U.S. officials up pressure on firms, foreign adversaries over cyberattacks
U.S. officials on Sunday ratcheted up pressure on companies and foreign adversaries to fight cybercriminals, and said President Joe Biden is considering all options, including a military response, to counter the growing threat.
The Biden administration is looking at "all of the options," to defend the country against ransomware criminals, U.S. Commerce Secretary Gina Raimondo said in an interview on Sunday, when asked if military action was being considered.
Raimondo did not detail what those options could look like, but said the topic will be on the agenda when the president meets with Russian President Vladimir Putin this month. The rising threat of cyberattacks has pushed the Biden administration into a more aggressive stance against Russia, which is thought to be harboring some of the perpetrators.
"We're not taking anything off the table as we think about possible repercussions, consequences or retaliation," Raimondo said.
Last weekend, the world's largest meatpacker was targeted by cybercriminals and in May, the largest fuel pipeline in the United States was attacked, stoking fears over supply disruptions of food and fuel.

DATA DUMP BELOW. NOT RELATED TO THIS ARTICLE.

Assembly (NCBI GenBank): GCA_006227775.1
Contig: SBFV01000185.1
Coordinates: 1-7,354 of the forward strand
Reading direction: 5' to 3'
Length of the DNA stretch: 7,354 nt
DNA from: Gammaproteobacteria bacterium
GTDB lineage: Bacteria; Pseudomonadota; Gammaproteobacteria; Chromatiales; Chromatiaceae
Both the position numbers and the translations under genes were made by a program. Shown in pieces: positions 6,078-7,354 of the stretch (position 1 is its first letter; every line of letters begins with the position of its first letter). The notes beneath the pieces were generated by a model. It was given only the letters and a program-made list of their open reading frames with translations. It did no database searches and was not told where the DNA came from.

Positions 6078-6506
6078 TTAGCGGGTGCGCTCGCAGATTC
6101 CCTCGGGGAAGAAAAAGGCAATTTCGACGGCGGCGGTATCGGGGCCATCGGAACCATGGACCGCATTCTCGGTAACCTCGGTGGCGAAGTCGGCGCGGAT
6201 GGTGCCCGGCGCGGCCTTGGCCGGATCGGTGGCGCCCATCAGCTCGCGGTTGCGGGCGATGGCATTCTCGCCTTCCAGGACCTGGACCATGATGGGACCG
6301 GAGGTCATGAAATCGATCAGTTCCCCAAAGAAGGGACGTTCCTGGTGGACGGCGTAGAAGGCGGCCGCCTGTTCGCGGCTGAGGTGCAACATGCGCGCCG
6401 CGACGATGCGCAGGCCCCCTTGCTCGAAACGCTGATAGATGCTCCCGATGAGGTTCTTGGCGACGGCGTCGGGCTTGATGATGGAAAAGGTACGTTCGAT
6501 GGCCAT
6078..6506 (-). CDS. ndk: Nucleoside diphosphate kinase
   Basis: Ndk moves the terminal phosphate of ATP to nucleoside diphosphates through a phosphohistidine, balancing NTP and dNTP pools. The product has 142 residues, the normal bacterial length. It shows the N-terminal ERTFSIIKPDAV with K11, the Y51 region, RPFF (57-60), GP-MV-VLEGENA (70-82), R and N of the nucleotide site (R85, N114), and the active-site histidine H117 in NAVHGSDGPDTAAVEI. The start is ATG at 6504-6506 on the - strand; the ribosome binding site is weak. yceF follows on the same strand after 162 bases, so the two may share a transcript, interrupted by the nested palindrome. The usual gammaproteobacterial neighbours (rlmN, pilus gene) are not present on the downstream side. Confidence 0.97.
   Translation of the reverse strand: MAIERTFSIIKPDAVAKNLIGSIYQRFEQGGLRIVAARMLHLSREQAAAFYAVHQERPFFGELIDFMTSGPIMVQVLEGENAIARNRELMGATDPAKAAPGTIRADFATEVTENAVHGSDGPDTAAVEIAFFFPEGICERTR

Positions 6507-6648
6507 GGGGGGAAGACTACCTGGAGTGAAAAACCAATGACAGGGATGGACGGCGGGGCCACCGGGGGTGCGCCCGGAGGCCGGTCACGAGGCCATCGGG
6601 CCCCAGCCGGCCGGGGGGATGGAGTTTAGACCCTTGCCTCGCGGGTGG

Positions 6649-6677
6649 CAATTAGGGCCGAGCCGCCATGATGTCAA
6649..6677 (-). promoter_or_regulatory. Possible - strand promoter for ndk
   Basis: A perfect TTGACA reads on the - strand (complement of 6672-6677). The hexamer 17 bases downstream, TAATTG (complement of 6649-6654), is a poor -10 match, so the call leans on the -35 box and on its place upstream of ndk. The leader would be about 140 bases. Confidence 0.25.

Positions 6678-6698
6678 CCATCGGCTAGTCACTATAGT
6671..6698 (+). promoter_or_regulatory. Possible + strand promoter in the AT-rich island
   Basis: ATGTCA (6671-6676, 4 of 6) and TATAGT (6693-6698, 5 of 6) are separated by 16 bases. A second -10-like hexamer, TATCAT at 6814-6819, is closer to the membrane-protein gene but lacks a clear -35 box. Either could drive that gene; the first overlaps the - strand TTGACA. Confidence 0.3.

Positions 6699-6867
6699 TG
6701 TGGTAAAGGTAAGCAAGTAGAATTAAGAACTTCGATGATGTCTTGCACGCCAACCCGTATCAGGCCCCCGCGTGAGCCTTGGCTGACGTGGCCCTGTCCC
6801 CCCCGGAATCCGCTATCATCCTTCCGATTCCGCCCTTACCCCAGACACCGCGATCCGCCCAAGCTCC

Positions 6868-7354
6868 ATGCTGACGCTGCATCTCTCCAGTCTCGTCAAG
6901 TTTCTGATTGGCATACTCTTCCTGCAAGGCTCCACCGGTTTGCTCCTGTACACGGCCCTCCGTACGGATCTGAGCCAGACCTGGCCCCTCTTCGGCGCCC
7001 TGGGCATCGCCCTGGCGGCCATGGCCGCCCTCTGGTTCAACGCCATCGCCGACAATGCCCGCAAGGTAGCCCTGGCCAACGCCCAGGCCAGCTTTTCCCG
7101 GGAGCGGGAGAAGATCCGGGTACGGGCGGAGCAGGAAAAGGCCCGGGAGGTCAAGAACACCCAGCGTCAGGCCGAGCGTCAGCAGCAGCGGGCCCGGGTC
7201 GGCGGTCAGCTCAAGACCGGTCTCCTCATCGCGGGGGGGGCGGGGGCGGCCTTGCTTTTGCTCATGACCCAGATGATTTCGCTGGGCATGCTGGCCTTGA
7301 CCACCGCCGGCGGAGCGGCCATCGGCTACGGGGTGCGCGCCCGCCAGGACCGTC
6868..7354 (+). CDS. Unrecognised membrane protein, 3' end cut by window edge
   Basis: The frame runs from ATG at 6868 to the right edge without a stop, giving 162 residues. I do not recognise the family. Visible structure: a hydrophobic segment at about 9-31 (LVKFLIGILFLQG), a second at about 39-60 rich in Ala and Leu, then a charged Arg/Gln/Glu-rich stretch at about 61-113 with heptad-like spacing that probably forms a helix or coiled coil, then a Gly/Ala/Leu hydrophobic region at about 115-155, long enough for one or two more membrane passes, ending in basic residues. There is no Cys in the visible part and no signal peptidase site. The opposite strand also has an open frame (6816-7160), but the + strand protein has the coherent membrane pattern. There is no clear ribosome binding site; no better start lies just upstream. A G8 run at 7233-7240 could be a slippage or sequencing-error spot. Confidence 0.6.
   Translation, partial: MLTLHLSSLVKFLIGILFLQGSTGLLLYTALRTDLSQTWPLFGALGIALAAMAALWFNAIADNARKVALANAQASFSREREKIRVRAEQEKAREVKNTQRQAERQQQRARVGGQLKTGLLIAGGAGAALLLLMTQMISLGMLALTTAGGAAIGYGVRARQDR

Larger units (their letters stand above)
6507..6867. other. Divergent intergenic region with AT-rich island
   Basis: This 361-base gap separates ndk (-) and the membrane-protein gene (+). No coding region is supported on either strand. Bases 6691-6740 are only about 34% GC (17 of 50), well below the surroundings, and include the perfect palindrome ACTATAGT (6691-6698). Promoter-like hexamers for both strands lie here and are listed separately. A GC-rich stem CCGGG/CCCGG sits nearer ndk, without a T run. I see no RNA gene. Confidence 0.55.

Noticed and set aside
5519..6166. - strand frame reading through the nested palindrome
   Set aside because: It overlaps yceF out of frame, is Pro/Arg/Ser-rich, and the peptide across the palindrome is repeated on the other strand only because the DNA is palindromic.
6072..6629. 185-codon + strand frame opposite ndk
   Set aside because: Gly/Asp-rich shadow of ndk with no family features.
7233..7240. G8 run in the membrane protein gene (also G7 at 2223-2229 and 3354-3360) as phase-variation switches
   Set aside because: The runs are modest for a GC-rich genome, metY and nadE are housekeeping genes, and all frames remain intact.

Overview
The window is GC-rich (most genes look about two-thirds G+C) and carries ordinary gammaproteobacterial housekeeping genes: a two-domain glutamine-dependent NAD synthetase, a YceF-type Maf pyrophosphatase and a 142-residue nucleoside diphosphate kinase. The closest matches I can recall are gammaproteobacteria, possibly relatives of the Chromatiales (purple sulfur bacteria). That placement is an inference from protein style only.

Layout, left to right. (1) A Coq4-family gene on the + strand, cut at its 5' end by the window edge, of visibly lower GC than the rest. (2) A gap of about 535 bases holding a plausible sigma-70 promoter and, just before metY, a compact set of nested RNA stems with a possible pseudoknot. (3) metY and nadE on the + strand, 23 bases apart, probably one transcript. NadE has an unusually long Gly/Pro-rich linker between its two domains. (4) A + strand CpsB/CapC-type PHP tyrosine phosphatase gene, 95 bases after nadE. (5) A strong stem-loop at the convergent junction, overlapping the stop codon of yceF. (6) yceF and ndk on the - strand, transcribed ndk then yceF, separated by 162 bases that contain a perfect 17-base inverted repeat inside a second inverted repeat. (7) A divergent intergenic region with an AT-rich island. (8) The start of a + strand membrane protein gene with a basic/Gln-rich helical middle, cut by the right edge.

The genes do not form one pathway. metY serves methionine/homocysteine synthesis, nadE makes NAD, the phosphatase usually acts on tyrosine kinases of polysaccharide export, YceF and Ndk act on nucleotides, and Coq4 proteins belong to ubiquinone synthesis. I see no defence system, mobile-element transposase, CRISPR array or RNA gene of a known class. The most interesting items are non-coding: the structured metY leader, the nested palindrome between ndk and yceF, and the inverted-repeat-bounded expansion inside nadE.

U.S. adversaries have the ability to shut down the country's entire power grid, Energy Secretary Jennifer Granholm said separately in an interview with CNN, noting "thousands of attacks on all aspects of the energy sector".
The recent high-profile attacks have prompted Biden to put the issue of Russia harboring hackers on the agenda for his meeting with Putin.
The White House plans to use the June 16 summit to deliver a clear message to the Russian leader, officials say. A next step could be destabilization of the computer servers used to carry out such hacks, some cyber experts say.
U.S. officials are asking private companies to be more vigilant and transparent about attacks. Transportation Secretary Pete Buttigieg on Sunday said the May attack on Colonial Pipeline, which created temporary gasoline shortages, showed the national implications of a hack on a private company.
"Part of our vulnerability on cybersecurity is you're only as strong as your weakest link," he said in an interview with CBS.
Companies need to alert the federal government when they are targeted, Granholm said, and stop paying attackers. "You shouldn't be paying ransomware attacks, because it only encourages the bad guys," she said.
While she opposes ransomware payments, she said she is uncertain whether Biden or Congress is prepared to outlaw them.
Companies should be required to report ransomware attacks, Democratic Senator Mark Warner from Virginia said on Sunday, though he stopped short of saying he supported making such payments illegal.
(Reporting by Chris Prentice and Humeyra Pamuk in WashingtonWriting by Chris PrenticeEditing by Alistair Bell)